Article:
Home » Scarcity of Diagnostic Services Hampers Cancer Care in Southeast Nigeria

Scarcity of Diagnostic Services Hampers Cancer Care in Southeast Nigeria

by Oluwatosin Racheal Alabi

Despite significant advancements in healthcare, the battle against cancer, especially in terms of prevention and treatment, remains an uphill struggle in Nigeria. This article delves into the challenges surrounding access to diagnostic services, a crucial aspect of cancer care, and its impact on the South-eastern region of the country.

The Stark Reality: Lack of MRI Machines

Public hospitals in the South-east of Nigeria are currently unable to provide Magnetic Resonance Imaging (MRI) services for cancer detection. This deficiency is especially alarming given that the region’s five states may account for around 13% of the yearly death rate from cancer, primarily due to factors such as lifestyle choices, consumption of processed foods, diets, smoking, alcohol intake, and multiple starchy foods.

Limited Access to Diagnosis

Investigations have revealed efforts to refurbish and equip the University of Nigeria Teaching Hospital (UNTH), Enugu, as the focal cancer care center for the region. Nevertheless, an estimated 22 million residents in the South-east continue to face significant challenges. They are forced to either seek cancer diagnosis in private facilities within the region or travel to public tertiary facilities in Lagos, Ibadan, or even the Northern parts of the country.

The Challenge of Mammography

Until 2007, none of the tertiary hospitals in the South-east possessed mammography machines for breast cancer detection, compounding the region’s diagnostic challenges.

Cost-Prohibitive Access

The acquisition of a modern MRI machine, which is essential for accurate cancer diagnosis, comes with a substantial financial burden. Additionally, monthly maintenance costs further strain budgets, forcing residents to seek these services in private facilities where the cost is prohibitively high, making it inaccessible to ordinary people.

Expert Voices on the Crisis

Professor Ifeoma Okoye from the University of Nigeria, Nsukka (UNN), expressed her frustration at the situation. She highlighted that UNTH, as one of Nigeria’s premier teaching hospitals, still lacks an MRI machine, despite numerous appeals to political representatives. The absence of essential diagnostic facilities means that patients must be referred elsewhere for critical services, even when expert medical personnel are available.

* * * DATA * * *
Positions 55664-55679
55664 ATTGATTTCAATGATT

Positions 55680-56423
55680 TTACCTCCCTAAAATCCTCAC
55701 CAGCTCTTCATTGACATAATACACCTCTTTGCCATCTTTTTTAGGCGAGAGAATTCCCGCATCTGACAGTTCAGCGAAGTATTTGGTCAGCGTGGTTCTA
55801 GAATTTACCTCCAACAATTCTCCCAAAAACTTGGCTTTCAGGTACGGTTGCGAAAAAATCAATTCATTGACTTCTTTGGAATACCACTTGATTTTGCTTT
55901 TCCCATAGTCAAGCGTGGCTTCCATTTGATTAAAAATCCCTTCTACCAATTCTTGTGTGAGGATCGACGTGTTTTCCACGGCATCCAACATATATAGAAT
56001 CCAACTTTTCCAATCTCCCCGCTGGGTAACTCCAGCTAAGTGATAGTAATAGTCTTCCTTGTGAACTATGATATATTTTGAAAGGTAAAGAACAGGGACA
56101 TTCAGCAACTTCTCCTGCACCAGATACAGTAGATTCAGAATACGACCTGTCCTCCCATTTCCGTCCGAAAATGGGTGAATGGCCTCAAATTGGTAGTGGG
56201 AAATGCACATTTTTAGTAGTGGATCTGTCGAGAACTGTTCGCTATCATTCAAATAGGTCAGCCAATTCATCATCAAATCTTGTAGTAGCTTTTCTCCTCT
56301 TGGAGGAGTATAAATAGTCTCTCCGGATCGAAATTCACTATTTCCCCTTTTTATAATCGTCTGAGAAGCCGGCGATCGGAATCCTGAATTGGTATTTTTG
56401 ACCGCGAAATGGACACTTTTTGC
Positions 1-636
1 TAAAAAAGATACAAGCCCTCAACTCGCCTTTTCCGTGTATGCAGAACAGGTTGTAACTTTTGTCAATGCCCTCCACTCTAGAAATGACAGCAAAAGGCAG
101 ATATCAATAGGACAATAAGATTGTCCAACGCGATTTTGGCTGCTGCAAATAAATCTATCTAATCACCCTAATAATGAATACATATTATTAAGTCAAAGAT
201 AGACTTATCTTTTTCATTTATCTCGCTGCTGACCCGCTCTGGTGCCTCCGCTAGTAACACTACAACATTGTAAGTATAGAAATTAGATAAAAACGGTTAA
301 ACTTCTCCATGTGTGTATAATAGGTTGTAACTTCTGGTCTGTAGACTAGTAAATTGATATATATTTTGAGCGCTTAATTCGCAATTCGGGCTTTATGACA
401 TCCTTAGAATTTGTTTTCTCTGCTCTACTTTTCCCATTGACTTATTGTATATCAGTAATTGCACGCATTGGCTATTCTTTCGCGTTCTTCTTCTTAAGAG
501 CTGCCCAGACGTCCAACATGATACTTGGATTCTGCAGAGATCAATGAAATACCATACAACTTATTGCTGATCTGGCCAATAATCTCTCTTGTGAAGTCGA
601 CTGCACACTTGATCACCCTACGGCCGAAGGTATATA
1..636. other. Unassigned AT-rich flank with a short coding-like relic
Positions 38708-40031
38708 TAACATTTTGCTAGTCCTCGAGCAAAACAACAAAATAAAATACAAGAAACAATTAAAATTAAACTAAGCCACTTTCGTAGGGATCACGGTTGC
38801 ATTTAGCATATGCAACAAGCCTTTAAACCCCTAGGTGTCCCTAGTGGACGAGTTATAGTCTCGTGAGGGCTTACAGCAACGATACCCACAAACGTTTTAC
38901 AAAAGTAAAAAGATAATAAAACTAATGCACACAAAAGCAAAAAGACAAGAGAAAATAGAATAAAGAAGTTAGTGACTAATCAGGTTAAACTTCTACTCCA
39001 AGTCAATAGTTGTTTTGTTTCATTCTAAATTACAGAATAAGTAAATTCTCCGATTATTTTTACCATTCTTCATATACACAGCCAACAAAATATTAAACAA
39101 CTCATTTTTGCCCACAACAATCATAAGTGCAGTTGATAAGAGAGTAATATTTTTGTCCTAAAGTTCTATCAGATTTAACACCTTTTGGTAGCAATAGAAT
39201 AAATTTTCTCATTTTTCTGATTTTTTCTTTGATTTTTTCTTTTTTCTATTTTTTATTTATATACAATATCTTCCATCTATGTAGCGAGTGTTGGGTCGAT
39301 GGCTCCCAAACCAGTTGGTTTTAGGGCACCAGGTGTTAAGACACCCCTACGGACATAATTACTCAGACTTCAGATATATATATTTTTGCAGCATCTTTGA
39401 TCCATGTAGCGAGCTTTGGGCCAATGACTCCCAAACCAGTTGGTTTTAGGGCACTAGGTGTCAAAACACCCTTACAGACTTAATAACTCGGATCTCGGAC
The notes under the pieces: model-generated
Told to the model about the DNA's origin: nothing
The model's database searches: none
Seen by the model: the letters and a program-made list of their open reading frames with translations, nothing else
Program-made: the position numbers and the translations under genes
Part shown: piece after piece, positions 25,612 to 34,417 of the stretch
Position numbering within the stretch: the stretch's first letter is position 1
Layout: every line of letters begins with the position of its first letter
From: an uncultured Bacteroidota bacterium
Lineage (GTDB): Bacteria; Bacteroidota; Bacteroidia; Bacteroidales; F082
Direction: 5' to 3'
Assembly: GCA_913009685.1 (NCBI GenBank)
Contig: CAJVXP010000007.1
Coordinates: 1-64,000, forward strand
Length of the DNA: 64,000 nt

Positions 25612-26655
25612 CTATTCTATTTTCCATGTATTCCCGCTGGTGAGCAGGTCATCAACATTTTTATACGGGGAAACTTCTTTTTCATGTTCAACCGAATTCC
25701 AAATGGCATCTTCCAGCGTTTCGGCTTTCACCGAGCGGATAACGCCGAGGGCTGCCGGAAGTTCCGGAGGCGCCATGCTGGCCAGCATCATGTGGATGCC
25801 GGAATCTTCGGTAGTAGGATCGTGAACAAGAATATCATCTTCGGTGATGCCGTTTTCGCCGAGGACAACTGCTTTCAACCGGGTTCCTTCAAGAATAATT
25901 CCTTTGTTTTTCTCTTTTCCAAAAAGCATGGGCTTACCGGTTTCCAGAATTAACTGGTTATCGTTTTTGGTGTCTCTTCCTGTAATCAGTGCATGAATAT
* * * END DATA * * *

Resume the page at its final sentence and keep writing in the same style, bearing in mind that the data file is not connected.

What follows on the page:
Dr. Greg Ogbuisi, a Public Health Specialist, emphasized that poverty remains a significant barrier to timely medical care. He urged well-to-do individuals in the region to support efforts to provide affordable diagnosis and treatment facilities in government hospitals, increasing public hospital utilization and contributing to tackling diseases like cancer effectively.

Hope on the Horizon: UNTH’s Efforts

Dr. Nwamaka Lasebikan, the Director of the Oncology Centre at UNTH, Enugu, acknowledged the superior diagnostic capabilities of MRI compared to CT scans. While an MRI machine is lacking, UNTH has invested heavily in providing comprehensive cancer treatment. The recently refurbished Oncology Centre aims to become a hub for cancer care in the region.

The Road Ahead

Residents in the South-east region suffering from cancer have been traveling to other parts of the country, particularly Ibadan, for comprehensive diagnosis and treatment. While progress is being made with the improved facilities at UNTH, the acquisition of an MRI machine remains a critical need.

Efforts to make healthcare facilities more affordable and accessible to the general population are vital. Collaboration between the public and private sectors can help bridge these gaps and ensure that no one in the region is denied timely diagnosis and treatment for cancer. The challenge is substantial, but with collective action, there is hope for a brighter future in the fight against cancer in South-east Nigeria.

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